I just know T-posts can be a pain to pull up, which I may have to do at the end of the summer.

I dunno, still contemplating...please feel free to add input. :)
     
    04-30-2009, 11:06 PM
  #5
Weanling
There is a t-post puller available - about $30. I use mine all the time, it's worth it, and works very easy.
I think the Tposts are a better bet, personally. If it does end up being a longer term set up, the fiberglass will not work well within a few months. I would only use those step in numbers for VERY temporary use.
Besides, you CAN sell the metal posts later.
     
    05-01-2009, 12:39 AM
  #6
Trained
T-posts are definitely great, but if you want something easy to pull out and tall enough, your answer is to go to the local steel supplier and buy 1/2" tubing. Round would work, but the tubing is easier and stronger though more expensive. It usually comes in 24' lengths so they can cut it into 3 pieces for you if you ask.

I have never seen anything other than t-posts that are tall enough either. How frustrating. The manufacturers think we all own shetland ponies.
     
    05-01-2009, 08:51 AM
  #7
Weanling
Quote:
Originally Posted by Qtswede    
There is a t-post puller available - about $30. I use mine all the time, it's worth it, and works very easy.
I think the Tposts are a better bet, personally. If it does end up being a longer term set up, the fiberglass will not work well within a few months. I would only use those step in numbers for VERY temporary use.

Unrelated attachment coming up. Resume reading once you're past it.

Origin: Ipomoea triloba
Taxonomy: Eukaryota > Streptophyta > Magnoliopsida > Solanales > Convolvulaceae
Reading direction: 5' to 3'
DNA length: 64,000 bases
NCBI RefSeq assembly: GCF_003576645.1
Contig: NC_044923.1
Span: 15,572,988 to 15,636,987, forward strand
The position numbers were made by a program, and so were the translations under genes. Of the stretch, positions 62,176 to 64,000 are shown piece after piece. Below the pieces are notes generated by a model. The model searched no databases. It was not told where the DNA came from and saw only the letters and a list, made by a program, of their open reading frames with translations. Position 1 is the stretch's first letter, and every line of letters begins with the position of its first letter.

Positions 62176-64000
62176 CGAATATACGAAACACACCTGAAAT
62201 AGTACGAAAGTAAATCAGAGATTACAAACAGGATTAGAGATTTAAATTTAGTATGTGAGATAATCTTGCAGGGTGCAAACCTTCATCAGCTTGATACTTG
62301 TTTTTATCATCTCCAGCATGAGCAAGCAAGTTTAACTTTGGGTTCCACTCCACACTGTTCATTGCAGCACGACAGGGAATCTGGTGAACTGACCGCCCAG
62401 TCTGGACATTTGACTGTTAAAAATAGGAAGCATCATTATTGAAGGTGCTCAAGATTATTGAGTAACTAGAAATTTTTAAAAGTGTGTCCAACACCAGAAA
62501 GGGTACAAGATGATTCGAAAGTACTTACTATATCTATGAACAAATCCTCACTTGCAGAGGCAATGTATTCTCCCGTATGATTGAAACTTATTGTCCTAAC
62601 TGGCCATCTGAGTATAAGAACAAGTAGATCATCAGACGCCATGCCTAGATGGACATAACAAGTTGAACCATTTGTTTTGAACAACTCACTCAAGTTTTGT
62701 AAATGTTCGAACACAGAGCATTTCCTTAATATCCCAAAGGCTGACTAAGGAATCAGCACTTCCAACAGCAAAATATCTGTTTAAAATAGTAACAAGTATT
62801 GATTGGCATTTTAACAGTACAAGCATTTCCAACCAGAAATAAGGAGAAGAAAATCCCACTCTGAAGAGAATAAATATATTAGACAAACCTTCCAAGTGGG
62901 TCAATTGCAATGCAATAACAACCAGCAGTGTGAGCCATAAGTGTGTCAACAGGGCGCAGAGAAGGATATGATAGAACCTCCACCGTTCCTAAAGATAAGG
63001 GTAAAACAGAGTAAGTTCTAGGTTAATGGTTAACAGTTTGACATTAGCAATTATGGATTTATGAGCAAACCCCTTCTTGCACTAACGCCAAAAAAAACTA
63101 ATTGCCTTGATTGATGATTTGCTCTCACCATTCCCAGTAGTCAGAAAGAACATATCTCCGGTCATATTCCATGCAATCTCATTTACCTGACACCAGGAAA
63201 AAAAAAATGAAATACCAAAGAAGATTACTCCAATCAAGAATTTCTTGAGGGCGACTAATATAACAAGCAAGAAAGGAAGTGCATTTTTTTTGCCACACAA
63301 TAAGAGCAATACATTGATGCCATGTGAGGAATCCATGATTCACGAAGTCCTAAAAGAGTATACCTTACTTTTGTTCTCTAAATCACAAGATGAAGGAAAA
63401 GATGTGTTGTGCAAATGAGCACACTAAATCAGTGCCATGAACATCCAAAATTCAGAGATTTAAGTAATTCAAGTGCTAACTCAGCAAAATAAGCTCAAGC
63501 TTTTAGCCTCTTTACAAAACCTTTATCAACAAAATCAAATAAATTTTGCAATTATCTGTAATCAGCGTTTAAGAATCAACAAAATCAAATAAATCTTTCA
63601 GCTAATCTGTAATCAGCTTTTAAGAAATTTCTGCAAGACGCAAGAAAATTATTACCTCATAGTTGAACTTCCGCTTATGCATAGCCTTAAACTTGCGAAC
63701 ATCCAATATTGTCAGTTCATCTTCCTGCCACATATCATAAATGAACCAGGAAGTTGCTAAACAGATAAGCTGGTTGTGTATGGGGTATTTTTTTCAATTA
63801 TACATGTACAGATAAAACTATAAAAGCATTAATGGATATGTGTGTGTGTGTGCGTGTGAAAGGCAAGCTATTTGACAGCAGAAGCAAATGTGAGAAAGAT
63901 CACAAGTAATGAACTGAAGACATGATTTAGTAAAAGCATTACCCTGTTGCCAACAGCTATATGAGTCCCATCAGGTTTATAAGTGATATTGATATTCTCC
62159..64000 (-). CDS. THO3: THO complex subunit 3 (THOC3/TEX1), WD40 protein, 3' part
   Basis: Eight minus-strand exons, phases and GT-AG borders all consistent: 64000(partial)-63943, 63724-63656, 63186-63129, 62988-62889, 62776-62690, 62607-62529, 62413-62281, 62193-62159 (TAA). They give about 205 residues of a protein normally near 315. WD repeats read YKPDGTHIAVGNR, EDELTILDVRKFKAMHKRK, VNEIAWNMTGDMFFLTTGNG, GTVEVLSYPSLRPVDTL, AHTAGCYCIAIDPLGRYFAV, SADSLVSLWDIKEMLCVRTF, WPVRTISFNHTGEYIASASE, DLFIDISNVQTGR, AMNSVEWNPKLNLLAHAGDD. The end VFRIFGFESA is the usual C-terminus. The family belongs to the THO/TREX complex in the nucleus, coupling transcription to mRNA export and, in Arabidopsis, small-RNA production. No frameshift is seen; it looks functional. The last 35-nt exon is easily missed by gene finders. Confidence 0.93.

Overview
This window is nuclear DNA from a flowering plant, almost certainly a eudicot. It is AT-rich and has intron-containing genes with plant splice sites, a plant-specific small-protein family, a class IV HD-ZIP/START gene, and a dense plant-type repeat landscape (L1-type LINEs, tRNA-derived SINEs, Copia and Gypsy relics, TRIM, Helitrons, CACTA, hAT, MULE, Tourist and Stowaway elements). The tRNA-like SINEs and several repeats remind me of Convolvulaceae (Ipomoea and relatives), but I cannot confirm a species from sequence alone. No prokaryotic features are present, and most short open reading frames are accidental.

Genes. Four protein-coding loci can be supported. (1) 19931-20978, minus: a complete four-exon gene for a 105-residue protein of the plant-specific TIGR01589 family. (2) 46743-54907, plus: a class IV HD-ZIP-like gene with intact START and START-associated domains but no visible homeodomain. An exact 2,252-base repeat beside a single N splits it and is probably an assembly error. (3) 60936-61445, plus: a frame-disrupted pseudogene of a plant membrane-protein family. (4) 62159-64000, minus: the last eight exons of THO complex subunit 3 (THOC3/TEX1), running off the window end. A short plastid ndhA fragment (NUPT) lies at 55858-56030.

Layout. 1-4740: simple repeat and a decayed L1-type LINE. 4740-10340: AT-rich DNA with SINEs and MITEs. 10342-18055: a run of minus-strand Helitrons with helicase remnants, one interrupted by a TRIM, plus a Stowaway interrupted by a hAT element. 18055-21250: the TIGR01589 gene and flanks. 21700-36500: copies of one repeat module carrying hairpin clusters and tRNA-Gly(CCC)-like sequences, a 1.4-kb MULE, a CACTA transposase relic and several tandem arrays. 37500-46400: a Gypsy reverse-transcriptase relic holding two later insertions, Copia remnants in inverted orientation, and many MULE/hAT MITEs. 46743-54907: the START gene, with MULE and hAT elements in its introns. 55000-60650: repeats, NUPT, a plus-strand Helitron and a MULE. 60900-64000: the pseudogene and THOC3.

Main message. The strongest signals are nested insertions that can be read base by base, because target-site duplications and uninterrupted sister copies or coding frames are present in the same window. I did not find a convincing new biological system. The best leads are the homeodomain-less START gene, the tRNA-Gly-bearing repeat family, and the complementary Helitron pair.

Besides, you CAN sell the metal posts later.
Ha! As soon as I posted this I saw one on tractor supply, for almost exactly that price. Makes me feel a lot better about using T-posts. They have a 6-foot post for $4.39, which is in my proce range. Plus, like you said, I can re-sell on craigslist or something like that, so it doesn't make me feel like I'm being wasteful. Thanks!

Quote:
Originally Posted by northernmama    
T-posts are definitely great, but if you want something easy to pull out and tall enough, your answer is to go to the local steel supplier and buy 1/2" tubing. Round would work, but the tubing is easier and stronger though more expensive. It usually comes in 24' lengths so they can cut it into 3 pieces for you if you ask.

I have never seen anything other than t-posts that are tall enough either. How frustrating. The manufacturers think we all own shetland ponies.
I'll look into that; that could be a good compromise.


I'm still thinking about doing fiberglass every other post for now, just to get the fence up...would that just be pointless?

LoL, I know you guys are going to talk me into all t-posts, but I'm desperately trying to be cheap here!
     
    05-01-2009, 04:03 PM
  #8
Trained
Quote:
Originally Posted by Lori1983    
I'm still thinking about doing fiberglass every other post for now, just to get the fence up...would that just be pointless?
I wouldn't say its pointless, but what are you going to do with those silly little sticks later? And walking the fence line twice is never fun. Though I suppose it depends how long your fence line is.
     
    05-01-2009, 04:29 PM
  #9
Green Broke
We have electric fencing. We cut trees, measured them to 10 feet, and drilled a hole about 3 feet down, and packed it in with dirt, concrete and rocks.

I hope this somewhat helps =]